#4 – Bob Dylan’s “Newport” 1964 Fender Stratocaster
Bob Dylan performing at the Newport Folk Festival, 1965
Let us set the stage:
It’s 1965 at the Newport Folk Festival in Newport, Rhode Island.
As part of the “American folk music revival” that had been going on for the better part of 20 years or so, folk music is at its all-time high in terms of popularity, and basically the face of it all is Bob Dylan.
Dylan was received incredibly well by concert-goers at the Newport Folk Festival in both 1963 and 1964. The 1965 festival, however, is the one people are still talking about to this day due to what is now considered the “Electric Dylan Controversy.”
Dylan, known for his acoustic folk sound, uncharacteristically performed his ’65 set backed by a fully electric band. One could assume this was inevitable due to the fact that Dylan’s music had already been incorporating electric guitar and other electric instruments with his album Bringing It All Back Home and subsequent single “Like A Rolling Stone.” However, the move to perform with an all-electric band was a last minute decision that might of actually been more of a middle finger to the organizer of the Newport Folk Festival, Alan Lomax.
According to Jonathan Taplin, a roadie at the festival at the time, Dylan wasn’t pleased with the way Alan Lomax introduced the Paul Butterfield Blues Band at a previous workshop at the festival. Dylan considered some of Lomax’s remarks condescending, and his thinking then became “Well, fuck them if they think they can keep electricity out of here, I’ll do it.” According to Taplin, Dylan decided on a whim on Saturday night that his Sunday night set the following night would be electric.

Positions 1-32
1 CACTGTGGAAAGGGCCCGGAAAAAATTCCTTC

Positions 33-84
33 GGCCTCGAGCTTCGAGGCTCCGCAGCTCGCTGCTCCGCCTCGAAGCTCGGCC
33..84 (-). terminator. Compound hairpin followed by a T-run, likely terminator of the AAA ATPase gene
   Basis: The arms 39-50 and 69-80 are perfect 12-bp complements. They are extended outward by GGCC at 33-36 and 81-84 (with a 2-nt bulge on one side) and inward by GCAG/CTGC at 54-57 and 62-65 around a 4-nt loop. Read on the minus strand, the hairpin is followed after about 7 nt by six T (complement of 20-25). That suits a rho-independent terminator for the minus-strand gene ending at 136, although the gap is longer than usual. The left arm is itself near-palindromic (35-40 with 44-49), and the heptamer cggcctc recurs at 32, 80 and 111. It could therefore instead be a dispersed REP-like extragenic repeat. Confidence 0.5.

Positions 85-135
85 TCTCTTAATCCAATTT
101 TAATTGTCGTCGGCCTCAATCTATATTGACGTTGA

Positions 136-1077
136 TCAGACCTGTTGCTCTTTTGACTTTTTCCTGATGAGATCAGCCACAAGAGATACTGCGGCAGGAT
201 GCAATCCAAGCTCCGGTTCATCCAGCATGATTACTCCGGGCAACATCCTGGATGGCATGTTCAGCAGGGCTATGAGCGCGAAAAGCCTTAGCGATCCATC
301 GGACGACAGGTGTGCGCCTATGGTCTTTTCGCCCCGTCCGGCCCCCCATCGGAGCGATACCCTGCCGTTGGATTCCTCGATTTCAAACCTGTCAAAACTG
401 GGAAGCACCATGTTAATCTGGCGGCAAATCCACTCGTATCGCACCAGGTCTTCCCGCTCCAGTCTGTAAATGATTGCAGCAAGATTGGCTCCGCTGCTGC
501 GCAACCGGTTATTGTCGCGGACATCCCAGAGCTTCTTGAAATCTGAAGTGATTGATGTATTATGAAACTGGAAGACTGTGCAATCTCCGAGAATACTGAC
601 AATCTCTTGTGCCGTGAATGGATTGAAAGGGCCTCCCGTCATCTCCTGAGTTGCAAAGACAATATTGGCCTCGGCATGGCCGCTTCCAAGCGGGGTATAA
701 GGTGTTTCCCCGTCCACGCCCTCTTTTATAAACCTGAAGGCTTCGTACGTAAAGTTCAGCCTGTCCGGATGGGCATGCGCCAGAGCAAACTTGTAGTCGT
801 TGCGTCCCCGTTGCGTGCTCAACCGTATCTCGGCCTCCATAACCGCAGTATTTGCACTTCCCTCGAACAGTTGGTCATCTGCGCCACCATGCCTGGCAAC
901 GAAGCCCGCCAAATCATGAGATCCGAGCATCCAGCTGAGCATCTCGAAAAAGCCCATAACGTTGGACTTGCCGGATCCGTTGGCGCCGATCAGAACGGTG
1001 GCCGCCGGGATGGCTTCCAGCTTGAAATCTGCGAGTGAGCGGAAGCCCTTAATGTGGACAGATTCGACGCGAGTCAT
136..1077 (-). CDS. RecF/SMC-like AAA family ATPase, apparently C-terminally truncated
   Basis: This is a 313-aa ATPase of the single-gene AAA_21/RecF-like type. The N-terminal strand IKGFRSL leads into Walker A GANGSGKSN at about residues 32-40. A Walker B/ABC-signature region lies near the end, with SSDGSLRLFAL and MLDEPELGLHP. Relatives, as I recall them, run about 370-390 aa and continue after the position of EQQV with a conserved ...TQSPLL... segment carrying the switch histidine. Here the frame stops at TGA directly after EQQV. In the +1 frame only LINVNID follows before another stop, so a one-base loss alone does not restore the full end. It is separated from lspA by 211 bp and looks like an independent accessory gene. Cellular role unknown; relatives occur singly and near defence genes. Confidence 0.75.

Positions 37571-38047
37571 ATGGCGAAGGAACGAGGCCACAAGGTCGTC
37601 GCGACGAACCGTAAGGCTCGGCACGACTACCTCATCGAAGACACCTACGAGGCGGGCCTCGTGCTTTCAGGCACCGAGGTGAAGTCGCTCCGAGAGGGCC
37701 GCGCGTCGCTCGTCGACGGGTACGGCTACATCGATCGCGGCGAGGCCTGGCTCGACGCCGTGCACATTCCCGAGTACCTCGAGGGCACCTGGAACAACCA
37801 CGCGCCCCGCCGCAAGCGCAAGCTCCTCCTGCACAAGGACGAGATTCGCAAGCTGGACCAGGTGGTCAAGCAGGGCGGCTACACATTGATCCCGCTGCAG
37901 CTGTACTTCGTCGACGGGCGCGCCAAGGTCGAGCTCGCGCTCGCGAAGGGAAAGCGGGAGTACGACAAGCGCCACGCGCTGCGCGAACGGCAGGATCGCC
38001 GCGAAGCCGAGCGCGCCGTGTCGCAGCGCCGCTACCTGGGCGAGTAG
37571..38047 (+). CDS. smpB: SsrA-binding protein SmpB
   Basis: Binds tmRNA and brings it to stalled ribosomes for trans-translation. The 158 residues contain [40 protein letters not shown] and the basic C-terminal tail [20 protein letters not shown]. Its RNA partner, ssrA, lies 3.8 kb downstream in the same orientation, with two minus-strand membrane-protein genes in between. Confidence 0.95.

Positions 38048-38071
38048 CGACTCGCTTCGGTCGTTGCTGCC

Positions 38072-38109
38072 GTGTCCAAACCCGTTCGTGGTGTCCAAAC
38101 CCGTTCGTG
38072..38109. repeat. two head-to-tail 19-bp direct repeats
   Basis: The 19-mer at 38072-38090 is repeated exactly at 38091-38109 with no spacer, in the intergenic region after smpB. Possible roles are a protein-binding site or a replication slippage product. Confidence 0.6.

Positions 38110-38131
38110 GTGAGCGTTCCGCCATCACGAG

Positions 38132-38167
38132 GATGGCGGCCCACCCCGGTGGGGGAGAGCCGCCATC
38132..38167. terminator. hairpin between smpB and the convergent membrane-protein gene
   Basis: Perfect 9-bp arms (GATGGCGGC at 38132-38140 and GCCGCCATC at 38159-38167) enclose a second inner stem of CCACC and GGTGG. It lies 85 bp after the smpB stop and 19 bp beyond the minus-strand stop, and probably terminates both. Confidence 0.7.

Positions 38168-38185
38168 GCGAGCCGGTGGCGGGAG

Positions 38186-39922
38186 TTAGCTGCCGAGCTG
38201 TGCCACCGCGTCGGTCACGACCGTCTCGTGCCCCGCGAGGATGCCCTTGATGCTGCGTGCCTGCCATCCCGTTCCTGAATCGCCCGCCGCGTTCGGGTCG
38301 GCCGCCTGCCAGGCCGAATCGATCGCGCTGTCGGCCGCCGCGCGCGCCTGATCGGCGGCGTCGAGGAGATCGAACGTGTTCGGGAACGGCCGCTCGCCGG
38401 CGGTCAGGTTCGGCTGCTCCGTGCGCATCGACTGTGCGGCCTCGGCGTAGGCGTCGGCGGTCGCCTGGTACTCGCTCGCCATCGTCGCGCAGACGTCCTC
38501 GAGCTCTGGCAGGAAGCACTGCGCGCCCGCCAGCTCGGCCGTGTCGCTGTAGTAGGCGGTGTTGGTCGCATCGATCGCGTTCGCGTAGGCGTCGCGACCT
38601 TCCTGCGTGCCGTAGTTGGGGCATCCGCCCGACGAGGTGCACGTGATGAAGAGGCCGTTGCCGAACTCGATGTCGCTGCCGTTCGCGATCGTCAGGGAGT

Then the controversy begins.
Dylan took the stage the following night scheduled between two decidedly traditional folk acts, and performed his all-electric set. The crowd, as can be heard on some of the live footage from the festival, reacted with a mixture of both cheers as well as boos. The controversy, and the part that people argue about the most, lies in the reasons behind the crowd reacting that way.
Some people think it was traditional folk fans booing because they didn’t want to hear electric music at their festival, while others like folk singer Pete Seeger thought it was aimed at the festival itself due to extremely poor audio quality. (There’s an untrue, albeit entertaining story that Seeger had an axe and wanted to cut the chords to Dylan’s performance it sounded so bad). Others think it was because Bob Dylan’s set was incredibly short, clocking in at around a brief fifteen minutes.
We think Dylan was booed most likely from a combination of all three of these factors, but as we mentioned a large portion of the crowd cheered him as well.
The electric guitar Dylan used that night was a 1964 Fender Stratocaster, as can be seen here:
Bob Dylan’s 1964 Fender Stratocaster from his Newport performance
Perhaps the coolest part of the story is how the guitar ended up at auction.
According to Rolling Stone magazine, Dylan left the guitar on a private plane, after which the pilot reached out to Dylan’s management but had never heard anything back. So, the pilot kept the guitar, which stayed in his family for almost 50 years until it was authenticated when his daughter Dawn Peterson brought it on the show History Detectives on PBS.
Bob Dylan’s 1964 Newport Fender Strat sold at auction for $965,000, surpassing Clapton’s “Blackie” as the most expensive guitar of all time.